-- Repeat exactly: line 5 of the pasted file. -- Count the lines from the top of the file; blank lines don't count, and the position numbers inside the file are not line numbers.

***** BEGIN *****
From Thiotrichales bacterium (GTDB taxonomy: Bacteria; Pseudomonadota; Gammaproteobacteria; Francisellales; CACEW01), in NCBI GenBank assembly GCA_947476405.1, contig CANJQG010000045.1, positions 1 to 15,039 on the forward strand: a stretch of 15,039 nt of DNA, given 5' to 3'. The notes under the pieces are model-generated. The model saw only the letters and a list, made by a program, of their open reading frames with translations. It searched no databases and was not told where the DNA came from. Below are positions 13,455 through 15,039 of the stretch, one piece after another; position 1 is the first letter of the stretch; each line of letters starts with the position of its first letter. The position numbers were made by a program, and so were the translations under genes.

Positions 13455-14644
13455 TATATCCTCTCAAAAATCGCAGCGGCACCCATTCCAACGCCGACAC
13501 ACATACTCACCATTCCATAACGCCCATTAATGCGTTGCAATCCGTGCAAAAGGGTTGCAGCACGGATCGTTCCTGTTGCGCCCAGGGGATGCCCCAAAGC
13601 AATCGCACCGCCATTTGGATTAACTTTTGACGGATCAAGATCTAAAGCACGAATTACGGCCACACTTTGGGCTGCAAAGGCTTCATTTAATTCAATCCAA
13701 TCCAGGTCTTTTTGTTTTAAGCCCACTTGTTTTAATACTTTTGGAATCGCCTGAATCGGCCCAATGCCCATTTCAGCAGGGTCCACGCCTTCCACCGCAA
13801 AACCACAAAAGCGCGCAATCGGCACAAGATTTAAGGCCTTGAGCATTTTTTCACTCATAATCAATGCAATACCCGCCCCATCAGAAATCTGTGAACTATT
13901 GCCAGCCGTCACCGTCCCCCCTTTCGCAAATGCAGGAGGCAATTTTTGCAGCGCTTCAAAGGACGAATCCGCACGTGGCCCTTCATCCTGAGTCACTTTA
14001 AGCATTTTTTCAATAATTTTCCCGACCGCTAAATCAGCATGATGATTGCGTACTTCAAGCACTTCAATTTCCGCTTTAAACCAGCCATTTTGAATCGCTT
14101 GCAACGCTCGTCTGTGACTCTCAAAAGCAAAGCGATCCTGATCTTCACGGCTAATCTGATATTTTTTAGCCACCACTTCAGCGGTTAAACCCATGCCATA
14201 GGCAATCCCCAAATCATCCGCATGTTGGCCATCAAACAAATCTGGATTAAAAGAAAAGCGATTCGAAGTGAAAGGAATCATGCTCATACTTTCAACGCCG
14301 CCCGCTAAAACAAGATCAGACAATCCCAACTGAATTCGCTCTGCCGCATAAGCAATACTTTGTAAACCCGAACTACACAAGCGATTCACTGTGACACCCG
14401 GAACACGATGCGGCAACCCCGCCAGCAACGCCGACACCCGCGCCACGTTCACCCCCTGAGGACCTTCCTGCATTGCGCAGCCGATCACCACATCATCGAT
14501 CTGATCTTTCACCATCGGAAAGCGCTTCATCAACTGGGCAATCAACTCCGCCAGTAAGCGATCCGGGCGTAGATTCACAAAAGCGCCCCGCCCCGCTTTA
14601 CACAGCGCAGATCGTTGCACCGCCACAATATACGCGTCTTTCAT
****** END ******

13601 AATCGCACCGCCATTTGGATTAACTTTTGACGGATCAAGATCTAAAGCACGAATTACGGCCACACTTTGGGCTGCAAAGGCTTCATTTAATTCAATCCAA